The amendments Interest Rate Benchmark Reform—Phase 2 (Amendments to IFRS 9, IAS 39, IFRS 7, IFRS 4 and IFRS 16) were published by the IASB in August 2020.
In 2014, the Financial Stability Board (FSB) set out a series of recommendations for the reform of key interbank offered rates (IBORs). These reforms were necessitated by the lack of confidence in the reliability and robustness of existing interbank benchmark interest rates arising from attempted manipulation of the rates and the post financial crisis decline in liquidity in interbank unsecured funding markets. IBORs are widely used in the global financial system as interest rate benchmarks for trillions of dollars in financial products and contracts such as loans, bonds and derivatives.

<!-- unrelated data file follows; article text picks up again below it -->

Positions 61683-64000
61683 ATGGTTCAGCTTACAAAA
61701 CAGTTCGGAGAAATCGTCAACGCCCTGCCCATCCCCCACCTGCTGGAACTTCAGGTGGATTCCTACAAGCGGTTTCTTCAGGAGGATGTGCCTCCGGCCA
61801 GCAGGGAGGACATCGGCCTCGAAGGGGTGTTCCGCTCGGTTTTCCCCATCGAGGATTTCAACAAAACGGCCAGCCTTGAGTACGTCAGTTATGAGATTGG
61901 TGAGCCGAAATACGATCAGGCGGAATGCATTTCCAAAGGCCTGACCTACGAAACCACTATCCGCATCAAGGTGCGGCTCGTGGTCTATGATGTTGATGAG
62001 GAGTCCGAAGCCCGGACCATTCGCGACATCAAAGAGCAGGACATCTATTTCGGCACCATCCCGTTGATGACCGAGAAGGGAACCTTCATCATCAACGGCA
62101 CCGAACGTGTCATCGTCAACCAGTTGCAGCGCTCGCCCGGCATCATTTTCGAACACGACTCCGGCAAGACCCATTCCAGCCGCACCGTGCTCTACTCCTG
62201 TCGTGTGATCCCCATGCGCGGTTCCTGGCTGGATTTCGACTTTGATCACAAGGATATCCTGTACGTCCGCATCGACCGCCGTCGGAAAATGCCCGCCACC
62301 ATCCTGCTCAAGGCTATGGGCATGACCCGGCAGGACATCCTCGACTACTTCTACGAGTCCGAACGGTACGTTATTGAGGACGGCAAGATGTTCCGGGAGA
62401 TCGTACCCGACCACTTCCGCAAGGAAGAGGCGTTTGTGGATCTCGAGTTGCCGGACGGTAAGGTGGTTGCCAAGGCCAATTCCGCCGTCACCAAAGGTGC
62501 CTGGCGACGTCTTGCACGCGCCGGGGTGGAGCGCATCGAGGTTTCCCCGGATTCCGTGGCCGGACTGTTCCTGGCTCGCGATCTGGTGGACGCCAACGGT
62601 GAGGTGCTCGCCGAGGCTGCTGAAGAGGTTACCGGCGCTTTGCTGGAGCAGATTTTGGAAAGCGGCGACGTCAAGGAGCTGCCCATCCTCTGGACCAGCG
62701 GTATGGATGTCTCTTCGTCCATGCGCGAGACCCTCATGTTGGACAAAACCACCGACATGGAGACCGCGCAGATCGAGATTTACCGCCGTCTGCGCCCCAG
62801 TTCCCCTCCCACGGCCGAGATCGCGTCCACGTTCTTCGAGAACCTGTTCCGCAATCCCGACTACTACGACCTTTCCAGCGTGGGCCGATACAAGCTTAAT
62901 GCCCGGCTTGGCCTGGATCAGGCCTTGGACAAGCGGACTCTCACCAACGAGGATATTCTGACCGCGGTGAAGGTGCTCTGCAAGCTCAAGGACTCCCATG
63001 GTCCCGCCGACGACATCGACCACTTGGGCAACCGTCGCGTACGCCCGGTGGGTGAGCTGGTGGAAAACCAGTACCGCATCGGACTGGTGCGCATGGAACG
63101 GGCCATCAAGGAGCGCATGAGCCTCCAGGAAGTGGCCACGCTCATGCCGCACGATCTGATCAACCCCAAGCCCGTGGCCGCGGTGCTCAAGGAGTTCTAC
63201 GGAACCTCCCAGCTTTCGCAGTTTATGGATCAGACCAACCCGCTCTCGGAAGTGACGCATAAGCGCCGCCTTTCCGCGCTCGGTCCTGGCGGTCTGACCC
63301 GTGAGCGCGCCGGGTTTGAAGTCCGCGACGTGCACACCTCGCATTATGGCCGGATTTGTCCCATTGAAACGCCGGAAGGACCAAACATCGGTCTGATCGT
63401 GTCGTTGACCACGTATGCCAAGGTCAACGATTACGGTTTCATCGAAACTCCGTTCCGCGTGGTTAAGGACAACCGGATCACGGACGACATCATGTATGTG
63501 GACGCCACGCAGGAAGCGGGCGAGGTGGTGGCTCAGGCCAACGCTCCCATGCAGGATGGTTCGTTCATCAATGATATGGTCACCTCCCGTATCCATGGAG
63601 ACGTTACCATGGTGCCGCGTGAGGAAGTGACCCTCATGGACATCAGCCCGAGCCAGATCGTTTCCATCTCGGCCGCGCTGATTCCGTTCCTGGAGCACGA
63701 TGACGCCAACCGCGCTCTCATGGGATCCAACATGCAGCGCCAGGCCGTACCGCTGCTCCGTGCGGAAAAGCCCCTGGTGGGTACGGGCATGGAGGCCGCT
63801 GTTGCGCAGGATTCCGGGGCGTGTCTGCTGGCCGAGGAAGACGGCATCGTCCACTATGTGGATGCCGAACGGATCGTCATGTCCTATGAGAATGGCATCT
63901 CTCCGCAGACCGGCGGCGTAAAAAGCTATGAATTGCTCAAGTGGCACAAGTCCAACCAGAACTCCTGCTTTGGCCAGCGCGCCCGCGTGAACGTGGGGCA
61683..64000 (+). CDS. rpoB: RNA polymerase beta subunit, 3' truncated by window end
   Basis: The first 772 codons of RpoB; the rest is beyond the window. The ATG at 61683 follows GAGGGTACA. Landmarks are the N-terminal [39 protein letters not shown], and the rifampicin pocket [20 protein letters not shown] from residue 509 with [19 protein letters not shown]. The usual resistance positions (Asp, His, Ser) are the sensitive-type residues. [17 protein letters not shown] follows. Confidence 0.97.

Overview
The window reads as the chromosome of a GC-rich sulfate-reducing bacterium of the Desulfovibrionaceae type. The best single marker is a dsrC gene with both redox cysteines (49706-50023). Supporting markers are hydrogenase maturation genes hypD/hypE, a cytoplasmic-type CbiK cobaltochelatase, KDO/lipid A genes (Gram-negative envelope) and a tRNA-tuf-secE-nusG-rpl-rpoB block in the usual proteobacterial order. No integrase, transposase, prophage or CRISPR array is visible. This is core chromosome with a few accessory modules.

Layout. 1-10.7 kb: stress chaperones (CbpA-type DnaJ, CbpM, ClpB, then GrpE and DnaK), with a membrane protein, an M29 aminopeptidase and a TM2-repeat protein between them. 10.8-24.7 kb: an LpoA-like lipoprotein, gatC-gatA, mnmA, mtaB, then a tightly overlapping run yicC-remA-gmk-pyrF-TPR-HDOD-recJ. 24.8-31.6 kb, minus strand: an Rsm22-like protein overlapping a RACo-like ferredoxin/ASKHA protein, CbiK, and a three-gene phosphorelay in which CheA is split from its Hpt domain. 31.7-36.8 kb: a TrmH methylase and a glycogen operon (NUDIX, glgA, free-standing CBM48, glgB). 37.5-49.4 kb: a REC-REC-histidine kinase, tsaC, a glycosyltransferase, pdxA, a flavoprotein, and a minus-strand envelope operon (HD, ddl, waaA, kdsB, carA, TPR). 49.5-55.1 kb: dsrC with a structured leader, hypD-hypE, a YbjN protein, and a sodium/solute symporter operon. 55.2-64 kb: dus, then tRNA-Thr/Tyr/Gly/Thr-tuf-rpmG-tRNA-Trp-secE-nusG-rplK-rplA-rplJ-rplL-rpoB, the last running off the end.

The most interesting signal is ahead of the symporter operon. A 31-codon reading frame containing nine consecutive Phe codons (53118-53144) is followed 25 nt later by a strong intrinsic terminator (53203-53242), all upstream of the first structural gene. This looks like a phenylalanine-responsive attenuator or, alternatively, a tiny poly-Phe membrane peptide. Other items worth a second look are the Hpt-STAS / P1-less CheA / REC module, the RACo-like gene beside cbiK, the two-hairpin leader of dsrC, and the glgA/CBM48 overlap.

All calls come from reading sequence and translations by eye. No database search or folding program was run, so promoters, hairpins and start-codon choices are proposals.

The report also recommended that the major IBORs be replaced with alternative interest rate benchmarks with the objective that such rates will be based on liquid underlying market transactions, rather than on submissions based on expert judgement, leading to rates that are more reliable and provide robust alternative benchmark rates. For example, in the UK, the Sterling London Interbank Offered Rate (LIBOR) is an extensively used interest rate benchmark and is being replaced by the Sterling Overnight Index Average (SONIA) benchmark.
The Amendments arise solely as a consequence of this global regulatory reform and are an important but minor part of that overall change. The objective of the Amendments is to give relief from certain existing accounting requirements that arise from the replacement of existing interest rate benchmarks as a direct consequence of the reform of IBOR.
The UK left the EU at the end of the Transition Period on 31 December 2020.
The EU did not adopt the Amendments before the end of the Transition Period.
The Secretary of State for BEIS adopted the Amendments for use by UK companies on 5 January 2021. Link to 2021 list of UK adoptions web page